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Phase 3: The Finish

The exit phase of the swim stroke
The finish phase of the swim stroke. (Photo: Nils Nilsen)

The purpose of the finish is twofold- it allows you to maximize the propulsion you create with each pull, and it creates the momentum need to effectively recover the arms. As we learned above, the hand should be accelerating towards the end of the finish. This high hand speed means more propulsion and it means the hand has a lot of momentum. That momentum is very useful for effortlessly swinging the hand into the recovery, as opposed to having to pull the hand through recovery.

The challenge is that the more you finish the pull, it becomes more difficult to keep the hand moving quickly into the recovery, even though this increases propulsion. And when you finish the pull short, it will be easier to transition the arm to the recovery, yet you’ll give up some propulsion. Trade-offs exists, and the specific trade-offs are different for each person.

When aiming to figure out what finish works best for each individual, I suggest that triathletes deliberately explore a range of finishes rather than try to practice perfectly. During some repetitions, the goal should be to finish too short, and the goal should be to finish too long on others. As described above, the optimal length of the finish is determined by trade-offs, which will be slightly different for each person. By experimenting with a range of finishes, it’s more likely you’ll find what’s best for you. How do you know? If it’s faster, easier, or you take fewer strokes, you’re on the right track!

RELATED: Faster Swimming Can Be Simplified Into One Equation

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Phase 4: The Recovery

The recovery phase of the swim stroke
(Photo: Nils Nilsen)

The purpose of the recovery is to get the arm back to the front of the body so that you can create more speed by beginning your next pull. From this perspective, there are a lot of different ways to do so. However, there are some key points that need to be respected. As much as possible, the recovery should not take a lot of effort. It should swing freely, aided by the momentum of a greater finish to the stroke. Addiitonally, the recovery should be directly forward to ensure that the hand enters straight forward into the water. If the hands doesn’t enter straight, it can make it much more difficult to execute a great catch.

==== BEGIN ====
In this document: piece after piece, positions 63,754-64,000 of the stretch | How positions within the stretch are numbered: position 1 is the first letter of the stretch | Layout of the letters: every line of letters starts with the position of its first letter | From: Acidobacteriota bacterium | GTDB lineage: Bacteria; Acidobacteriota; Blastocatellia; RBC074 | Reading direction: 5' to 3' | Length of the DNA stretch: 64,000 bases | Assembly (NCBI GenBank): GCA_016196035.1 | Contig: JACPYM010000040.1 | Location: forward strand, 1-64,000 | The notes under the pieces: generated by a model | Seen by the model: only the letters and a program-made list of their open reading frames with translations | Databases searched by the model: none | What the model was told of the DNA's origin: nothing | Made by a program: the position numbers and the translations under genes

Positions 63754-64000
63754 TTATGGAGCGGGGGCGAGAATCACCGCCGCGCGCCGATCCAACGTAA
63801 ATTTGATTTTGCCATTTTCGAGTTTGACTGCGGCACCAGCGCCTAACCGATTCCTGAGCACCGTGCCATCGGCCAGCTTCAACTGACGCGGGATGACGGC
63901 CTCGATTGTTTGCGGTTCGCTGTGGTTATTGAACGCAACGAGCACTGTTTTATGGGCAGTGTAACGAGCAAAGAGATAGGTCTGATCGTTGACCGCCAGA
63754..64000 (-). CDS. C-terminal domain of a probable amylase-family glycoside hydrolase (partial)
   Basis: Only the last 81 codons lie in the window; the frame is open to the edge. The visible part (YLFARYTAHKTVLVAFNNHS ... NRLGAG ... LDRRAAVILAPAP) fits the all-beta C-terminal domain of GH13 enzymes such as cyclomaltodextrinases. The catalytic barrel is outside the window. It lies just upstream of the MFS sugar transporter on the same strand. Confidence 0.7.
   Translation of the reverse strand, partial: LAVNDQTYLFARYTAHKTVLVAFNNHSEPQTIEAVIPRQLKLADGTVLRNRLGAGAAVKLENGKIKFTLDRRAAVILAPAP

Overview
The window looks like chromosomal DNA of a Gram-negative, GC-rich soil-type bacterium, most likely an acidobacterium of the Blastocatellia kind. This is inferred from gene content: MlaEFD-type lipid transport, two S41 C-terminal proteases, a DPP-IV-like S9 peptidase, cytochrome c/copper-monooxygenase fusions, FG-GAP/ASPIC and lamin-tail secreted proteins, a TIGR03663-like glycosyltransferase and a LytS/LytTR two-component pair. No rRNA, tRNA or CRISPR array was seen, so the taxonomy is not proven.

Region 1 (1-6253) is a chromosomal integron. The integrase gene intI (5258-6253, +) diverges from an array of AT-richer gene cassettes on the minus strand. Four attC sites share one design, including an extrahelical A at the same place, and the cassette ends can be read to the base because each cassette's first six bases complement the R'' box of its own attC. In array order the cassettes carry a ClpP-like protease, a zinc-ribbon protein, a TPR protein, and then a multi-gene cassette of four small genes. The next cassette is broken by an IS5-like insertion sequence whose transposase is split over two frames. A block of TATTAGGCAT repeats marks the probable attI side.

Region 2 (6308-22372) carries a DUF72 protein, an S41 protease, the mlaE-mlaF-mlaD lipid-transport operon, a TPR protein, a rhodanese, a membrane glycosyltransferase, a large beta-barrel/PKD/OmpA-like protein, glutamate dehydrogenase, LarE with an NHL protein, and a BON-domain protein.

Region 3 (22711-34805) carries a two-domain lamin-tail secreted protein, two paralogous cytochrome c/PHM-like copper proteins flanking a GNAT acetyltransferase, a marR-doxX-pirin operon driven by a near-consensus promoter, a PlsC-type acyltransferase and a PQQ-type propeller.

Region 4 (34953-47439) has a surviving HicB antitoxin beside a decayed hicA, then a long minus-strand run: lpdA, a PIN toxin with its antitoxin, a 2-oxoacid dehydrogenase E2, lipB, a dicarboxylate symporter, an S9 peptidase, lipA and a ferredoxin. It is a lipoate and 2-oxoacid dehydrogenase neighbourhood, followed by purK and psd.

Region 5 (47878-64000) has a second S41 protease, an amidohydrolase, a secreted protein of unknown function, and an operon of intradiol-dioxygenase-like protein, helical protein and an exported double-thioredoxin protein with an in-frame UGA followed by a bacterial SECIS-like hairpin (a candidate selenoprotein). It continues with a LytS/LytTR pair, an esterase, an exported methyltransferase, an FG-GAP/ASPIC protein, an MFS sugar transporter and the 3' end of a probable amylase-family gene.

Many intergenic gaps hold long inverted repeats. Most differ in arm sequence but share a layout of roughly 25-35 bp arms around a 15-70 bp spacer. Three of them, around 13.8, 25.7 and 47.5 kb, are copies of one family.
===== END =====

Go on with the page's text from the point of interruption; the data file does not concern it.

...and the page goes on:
A common mistake is swinging the arms low and to the side, which can cause problems with hand entries, as well as cause the body to wiggle side-to-side. To help triathletes learn to create an effective arm recovery, I like to simplify the freestyle motion and keep the recoveries underwater. It allows for a focus on very direct arm recoveries that set up a great catch. Here’s what it looks like:

Then, once progress has been made with the underwater recovery exercise, I like to begin to incorporate over-under freestyle, where one arm is recovered over the water and the other under. This keeps the same essential elements. These exercises have the bonus of improving the rotation of the body and the timing of the rotation, which makes it much easier to recover the arms effectively. These exercises tend to allow triathletes to find a natural recovery path that works for them.

RELATED: My Body Wiggles When I Swim. What Should I Do?

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Put it all together: Freestyle phase swim workout

Below is a simple training session that incorporates all of these elements. To expand the workout, simply increase the number of repetitions, the distances of the freestyle repetitions, or the intensity of the freestyle repetitions. While keeping the same basic structure in place, the possibilities are limitless. If you want to focus on one aspect of the stroke, simply perform more repetitions of the desired skills.

100 Loosen; perform 10 second Ball Float before each repetition

Perform 1-2x

8×25 Freestyle; perform 10s of “Setting Up The Stroke”’ before each repetition

Alternate between 2 repetitions with Closed Fist and 2 repetitions with Upside Down Paddles

4×50 Freestyle; take 1 less stroke per 50

8×25 Power Pulls with a buoy; perform 10s of ‘Wall Pull’ before each repetition

ODD take as few strokes as possible EVEN build speed

4×50 Freestyle; take 1 less stroke per 50

8×25 Freestyle;

ODD perform the finish too short, EVEN too long

4×50 Freestyle; take 1 less stroke per 50

8×25 ODD Underwater Recovery EVEN Over-Under Freestyle

4×50 Freestyle; take 1 less stroke per 50

Take 10-20 seconds between all repetitions

ABOUT THE AUTHOR: Andrew Sheaff is the swim coach at the University of Virginia.